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The New Zealand Railways Magazine, Volume 10, Issue 12 (March 2, 1936)

The New Station at Hokianga

The New Station at Hokianga.

The Wesleyan party returned from Kerikeri to Sydney by the first vessel, but they were soon back, determined to succeed in their crusade. This time they chose the other coast, the West. Hokianga invited them because of the friendly character of its people and the convenience of its great system of internal waterways for travel from place to place. Patuone, that chief who had so befriended them on that alarming encounter in the forest, was anxious that they should plant a station in his territory. So John Hobbs returned to pioneer the land anew. He was joined by the Rev. J. W. Stack. A site was selected at Mangungu, about twenty miles up the great tidal river. Here an estate of 850 acres was bought, with deep-water frontage, a house was built, and cultivations were begun. It was a place of beauty, fertility and pleasant climate, no more kindlier home for a pioneer station in New Zealand. Hobbs and Stack gradually built up their institution, they taught and preached and introduced the better part of civilisation to the Hokianga tribes. The neat buildings and fencing and cultivations were a lesson to them all.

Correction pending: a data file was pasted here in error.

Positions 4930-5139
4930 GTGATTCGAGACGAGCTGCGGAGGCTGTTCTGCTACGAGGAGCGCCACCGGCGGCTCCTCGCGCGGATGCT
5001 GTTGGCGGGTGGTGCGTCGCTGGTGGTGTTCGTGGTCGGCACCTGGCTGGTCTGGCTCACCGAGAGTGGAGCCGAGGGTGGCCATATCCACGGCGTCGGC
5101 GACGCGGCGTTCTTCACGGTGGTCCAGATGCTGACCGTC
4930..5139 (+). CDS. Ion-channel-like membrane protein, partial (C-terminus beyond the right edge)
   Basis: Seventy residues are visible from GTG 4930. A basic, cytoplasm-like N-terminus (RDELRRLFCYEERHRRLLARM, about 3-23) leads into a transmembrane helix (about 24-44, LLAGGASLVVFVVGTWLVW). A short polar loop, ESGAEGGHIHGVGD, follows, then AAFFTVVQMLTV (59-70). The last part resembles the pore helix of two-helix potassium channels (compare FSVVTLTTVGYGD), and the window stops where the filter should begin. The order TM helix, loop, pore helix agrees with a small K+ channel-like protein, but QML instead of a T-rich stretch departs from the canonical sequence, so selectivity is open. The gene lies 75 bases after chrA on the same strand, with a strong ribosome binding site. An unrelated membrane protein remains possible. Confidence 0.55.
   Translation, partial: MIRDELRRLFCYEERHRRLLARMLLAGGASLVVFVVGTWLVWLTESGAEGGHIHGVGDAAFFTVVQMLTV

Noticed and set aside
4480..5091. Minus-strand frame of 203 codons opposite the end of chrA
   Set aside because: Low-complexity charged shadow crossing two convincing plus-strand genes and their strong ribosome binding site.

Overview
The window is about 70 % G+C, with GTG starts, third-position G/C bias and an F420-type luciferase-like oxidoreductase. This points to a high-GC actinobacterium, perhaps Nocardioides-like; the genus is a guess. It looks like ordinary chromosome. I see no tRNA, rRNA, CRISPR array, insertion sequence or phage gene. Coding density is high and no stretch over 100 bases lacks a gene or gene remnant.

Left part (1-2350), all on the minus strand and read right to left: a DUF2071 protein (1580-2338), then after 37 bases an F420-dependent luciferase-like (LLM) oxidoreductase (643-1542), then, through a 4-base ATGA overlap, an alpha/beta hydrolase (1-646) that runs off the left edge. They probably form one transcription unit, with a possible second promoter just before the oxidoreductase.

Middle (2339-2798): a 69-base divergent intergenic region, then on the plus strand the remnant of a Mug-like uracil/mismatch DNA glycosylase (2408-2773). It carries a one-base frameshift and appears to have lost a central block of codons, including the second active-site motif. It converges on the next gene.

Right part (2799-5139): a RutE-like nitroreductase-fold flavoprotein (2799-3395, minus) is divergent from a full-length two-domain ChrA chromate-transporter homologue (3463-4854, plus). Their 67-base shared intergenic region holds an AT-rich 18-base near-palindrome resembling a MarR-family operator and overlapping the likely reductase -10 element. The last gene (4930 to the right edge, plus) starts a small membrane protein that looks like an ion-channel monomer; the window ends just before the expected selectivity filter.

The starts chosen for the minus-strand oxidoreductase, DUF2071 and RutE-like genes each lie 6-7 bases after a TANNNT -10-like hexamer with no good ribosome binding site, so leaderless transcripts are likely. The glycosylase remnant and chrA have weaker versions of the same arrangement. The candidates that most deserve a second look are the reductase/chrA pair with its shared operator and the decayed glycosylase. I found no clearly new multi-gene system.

In 1830, the Rev. W. White joined them. The proselytising campaign was gradually extended down to the Kaipara, to the Waikato and to Kawhia. The Rev. James Wallis and his wife arrived in 1834, and he and the Rev. W. Woon and the Rev. John Whiteley were the pioneers of the West Coast stations. Nathaniel Turner returned in 1836—he had been in Tonga—and with him came James Buller, a stalwart Cornishman; he was at that time a tutor to Turner's family, Every year now brought more recruits for the mission work.